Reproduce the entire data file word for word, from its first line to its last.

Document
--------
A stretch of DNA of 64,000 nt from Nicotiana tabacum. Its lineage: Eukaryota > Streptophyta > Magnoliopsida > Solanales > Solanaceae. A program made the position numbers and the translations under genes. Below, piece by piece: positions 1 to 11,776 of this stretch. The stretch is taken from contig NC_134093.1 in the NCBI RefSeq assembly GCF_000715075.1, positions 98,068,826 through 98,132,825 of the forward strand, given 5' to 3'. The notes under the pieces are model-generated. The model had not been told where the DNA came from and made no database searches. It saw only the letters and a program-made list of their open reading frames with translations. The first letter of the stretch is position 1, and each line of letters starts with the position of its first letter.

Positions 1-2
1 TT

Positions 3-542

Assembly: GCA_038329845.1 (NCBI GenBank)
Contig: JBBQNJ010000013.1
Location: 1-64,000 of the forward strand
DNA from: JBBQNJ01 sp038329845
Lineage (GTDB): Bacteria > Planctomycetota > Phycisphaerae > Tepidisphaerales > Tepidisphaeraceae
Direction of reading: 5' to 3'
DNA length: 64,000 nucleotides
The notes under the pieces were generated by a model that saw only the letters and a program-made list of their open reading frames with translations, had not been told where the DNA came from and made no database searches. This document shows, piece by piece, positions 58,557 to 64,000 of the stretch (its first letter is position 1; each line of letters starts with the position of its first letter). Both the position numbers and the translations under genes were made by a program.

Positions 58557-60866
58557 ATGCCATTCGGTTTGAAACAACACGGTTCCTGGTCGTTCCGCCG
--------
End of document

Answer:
A stretch of DNA of 64,000 nt from Nicotiana tabacum. Its lineage: Eukaryota > Streptophyta > Magnoliopsida > Solanales > Solanaceae. A program made the position numbers and the translations under genes. Below, piece by piece: positions 1 to 11,776 of this stretch. The stretch is taken from contig NC_134093.1 in the NCBI RefSeq assembly GCF_000715075.1, positions 98,068,826 through 98,132,825 of the forward strand, given 5' to 3'. The notes under the pieces are model-generated. The model had not been told where the DNA came from and made no database searches. It saw only the letters and a program-made list of their open reading frames with translations. The first letter of the stretch is position 1, and each line of letters starts with the position of its first letter.

Positions 1-2
1 TT

Positions 3-542

Assembly: GCA_038329845.1 (NCBI GenBank)
Contig: JBBQNJ010000013.1
Location: 1-64,000 of the forward strand
DNA from: JBBQNJ01 sp038329845
Lineage (GTDB): Bacteria > Planctomycetota > Phycisphaerae > Tepidisphaerales > Tepidisphaeraceae
Direction of reading: 5' to 3'
DNA length: 64,000 nucleotides
The notes under the pieces were generated by a model that saw only the letters and a program-made list of their open reading frames with translations, had not been told where the DNA came from and made no database searches. This document shows, piece by piece, positions 58,557 to 64,000 of the stretch (its first letter is position 1; each line of letters starts with the position of its first letter). Both the position numbers and the translations under genes were made by a program.

Positions 58557-60866
58557 ATGCCATTCGGTTTGAAACAACACGGTTCCTGGTCGTTCCGCCG